btw with regard to youcalc, on demand analytics is a tough sell. There are a ton of these companies out there and they all suffer from the same shortcomings… they are good at identifying an anomaly or trend, not so good at telling you what to do about it, and none of them get behind the firewall data very well.

    youcalc’s SFdC dashboard demonstrates this point rather well, there are all kinds of charts and visualizations about leads and opportunities but so what? This is a better version of Crystal Reports, it’s not an app that is telling me how to improve something I do.

  3. Ben Kepes

    Jeff – totally appreciate the reply – it’s great to have some reason rather than knee jerk attacks. Appreciate the honesty and, as you say it’s hard to know what any of us would do with a different subject matter or a different CEO. With the NFP example you gave, I can’t quite see that blackbox republic will solve “the donors aren’t on Facebook” conundrum – I would have thought that it’s easier to attract them to Facebook than it is to Blackbox – and if you can attract them to blackbox (ie your org is enough incentive for them to join a network) then surely they’d either join a Facebook group or alternatively a well branded, obviously above-board and professional ning page?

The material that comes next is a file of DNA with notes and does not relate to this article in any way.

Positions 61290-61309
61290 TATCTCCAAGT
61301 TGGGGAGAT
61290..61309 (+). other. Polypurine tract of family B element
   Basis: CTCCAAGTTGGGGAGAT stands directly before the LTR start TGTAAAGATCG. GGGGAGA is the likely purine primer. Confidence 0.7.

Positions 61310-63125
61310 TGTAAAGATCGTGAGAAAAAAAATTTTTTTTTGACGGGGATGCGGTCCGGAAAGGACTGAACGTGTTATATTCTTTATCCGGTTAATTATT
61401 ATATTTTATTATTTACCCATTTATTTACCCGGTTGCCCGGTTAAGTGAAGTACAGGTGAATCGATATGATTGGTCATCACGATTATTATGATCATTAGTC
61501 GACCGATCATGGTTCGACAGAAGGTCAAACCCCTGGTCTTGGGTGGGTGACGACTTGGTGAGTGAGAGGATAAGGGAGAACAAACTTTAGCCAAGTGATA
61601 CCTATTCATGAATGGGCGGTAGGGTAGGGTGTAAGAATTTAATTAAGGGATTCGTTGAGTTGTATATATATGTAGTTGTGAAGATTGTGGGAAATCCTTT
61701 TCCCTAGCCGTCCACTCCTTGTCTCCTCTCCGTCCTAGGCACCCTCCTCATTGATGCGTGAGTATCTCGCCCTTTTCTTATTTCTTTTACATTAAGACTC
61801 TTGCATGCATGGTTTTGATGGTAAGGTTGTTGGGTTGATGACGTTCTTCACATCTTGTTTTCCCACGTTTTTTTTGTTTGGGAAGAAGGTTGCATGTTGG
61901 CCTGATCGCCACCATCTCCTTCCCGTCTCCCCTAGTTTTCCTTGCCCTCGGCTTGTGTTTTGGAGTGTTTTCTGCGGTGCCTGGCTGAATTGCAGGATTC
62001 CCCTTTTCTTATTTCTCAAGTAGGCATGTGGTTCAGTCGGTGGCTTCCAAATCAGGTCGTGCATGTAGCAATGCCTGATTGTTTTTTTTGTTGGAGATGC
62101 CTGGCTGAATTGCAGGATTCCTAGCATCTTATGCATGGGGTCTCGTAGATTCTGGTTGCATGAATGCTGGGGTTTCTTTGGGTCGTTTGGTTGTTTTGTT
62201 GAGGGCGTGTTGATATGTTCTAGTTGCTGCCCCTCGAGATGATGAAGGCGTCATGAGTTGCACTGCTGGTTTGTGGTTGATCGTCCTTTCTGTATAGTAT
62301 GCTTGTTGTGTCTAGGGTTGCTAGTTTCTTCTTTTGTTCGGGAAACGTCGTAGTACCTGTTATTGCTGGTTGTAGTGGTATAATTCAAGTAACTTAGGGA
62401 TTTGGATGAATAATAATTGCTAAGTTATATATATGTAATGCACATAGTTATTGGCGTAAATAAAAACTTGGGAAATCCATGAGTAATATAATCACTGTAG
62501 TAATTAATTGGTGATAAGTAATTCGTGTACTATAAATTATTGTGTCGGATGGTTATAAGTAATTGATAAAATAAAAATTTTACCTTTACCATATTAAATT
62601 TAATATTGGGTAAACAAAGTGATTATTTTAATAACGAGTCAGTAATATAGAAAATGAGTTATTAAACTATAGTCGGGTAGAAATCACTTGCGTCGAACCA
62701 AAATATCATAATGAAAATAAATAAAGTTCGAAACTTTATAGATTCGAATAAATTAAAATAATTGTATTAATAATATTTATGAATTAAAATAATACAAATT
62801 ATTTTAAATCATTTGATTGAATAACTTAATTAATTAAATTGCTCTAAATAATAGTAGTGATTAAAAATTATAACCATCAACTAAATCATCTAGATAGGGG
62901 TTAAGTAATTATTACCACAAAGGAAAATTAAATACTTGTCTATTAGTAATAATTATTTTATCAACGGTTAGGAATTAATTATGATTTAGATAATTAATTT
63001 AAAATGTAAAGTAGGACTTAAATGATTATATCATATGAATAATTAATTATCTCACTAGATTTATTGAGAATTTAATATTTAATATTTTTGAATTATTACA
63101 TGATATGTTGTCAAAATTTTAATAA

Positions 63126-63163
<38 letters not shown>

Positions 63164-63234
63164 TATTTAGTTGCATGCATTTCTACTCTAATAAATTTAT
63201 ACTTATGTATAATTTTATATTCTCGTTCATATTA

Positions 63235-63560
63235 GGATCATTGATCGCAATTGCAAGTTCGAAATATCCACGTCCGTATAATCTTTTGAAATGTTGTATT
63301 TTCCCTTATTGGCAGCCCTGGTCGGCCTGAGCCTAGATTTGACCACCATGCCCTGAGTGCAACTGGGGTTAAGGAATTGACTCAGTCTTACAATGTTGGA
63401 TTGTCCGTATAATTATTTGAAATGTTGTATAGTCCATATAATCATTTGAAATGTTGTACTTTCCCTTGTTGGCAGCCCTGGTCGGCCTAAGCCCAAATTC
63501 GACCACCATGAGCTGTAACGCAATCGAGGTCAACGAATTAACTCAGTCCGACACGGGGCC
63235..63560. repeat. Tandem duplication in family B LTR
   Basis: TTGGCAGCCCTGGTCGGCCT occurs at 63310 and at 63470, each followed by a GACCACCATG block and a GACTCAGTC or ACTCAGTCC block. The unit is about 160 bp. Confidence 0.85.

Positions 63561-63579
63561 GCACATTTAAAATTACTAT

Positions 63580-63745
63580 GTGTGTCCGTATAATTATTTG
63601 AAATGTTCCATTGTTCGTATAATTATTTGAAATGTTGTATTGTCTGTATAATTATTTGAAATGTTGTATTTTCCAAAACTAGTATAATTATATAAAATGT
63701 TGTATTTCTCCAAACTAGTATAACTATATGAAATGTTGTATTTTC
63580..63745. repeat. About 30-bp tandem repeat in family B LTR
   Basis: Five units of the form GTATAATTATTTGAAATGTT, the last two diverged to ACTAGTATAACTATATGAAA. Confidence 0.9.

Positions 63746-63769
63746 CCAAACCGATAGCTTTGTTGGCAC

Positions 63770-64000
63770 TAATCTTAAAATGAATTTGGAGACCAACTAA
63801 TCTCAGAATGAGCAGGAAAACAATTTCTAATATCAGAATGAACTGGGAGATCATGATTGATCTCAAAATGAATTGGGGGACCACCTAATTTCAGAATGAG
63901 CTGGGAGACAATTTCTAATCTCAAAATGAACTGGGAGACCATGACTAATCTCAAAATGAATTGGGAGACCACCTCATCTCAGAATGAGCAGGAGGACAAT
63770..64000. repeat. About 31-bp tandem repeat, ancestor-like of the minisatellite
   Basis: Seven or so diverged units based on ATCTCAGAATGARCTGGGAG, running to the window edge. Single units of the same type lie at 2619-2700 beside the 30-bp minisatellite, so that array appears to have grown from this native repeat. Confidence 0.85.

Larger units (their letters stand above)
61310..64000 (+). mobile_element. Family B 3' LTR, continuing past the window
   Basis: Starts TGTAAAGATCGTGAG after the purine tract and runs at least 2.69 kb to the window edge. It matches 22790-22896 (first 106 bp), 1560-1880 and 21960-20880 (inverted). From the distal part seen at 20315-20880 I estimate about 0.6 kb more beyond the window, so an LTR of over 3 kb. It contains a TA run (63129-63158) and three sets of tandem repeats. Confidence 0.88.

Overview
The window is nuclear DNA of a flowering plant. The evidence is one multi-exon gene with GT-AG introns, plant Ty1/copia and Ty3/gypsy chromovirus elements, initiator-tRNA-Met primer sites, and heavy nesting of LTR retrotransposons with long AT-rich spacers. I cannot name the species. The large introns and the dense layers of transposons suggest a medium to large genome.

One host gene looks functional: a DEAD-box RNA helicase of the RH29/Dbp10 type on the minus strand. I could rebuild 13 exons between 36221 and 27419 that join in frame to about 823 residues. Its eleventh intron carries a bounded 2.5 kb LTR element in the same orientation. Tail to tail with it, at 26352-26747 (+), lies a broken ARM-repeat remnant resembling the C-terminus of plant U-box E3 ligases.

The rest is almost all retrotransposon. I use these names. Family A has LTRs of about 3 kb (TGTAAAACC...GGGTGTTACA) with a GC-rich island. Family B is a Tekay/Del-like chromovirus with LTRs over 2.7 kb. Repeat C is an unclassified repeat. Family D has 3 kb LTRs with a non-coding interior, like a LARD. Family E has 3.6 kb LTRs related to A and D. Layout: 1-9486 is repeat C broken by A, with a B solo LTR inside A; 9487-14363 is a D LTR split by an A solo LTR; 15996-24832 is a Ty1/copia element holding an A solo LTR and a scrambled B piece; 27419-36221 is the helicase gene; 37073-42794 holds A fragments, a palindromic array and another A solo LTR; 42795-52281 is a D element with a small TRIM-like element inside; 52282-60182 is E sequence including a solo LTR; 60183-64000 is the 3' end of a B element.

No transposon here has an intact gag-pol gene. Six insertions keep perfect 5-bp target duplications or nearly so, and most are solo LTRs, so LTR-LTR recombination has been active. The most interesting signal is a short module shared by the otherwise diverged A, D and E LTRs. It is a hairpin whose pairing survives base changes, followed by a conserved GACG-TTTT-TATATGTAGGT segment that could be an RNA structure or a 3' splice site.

Anyway – this isn’t an anti Blackbox tirade so back to your counter question (hey – it’s normally my religocultural group that answers a question with a question but hey!) – you have a point, IF blackbox wasn’t sex related and IF the big names hadn’t all come out so positive about it then no, I probably wouldn’t have posted about it. My perspective is primarily a “wow – did getting some of the big names in blogging to all post about a startup on day one of its release – that’s unusual” perspective and so my counter was framed in that way – if you guys hadn’t written there would hardly have been anything to write.

    Once again thanks heaps for your thoughts…

  4. Ben Kepes

    @Jeff – re your second point – it was a reply to Marshall’s justification for posting – he said;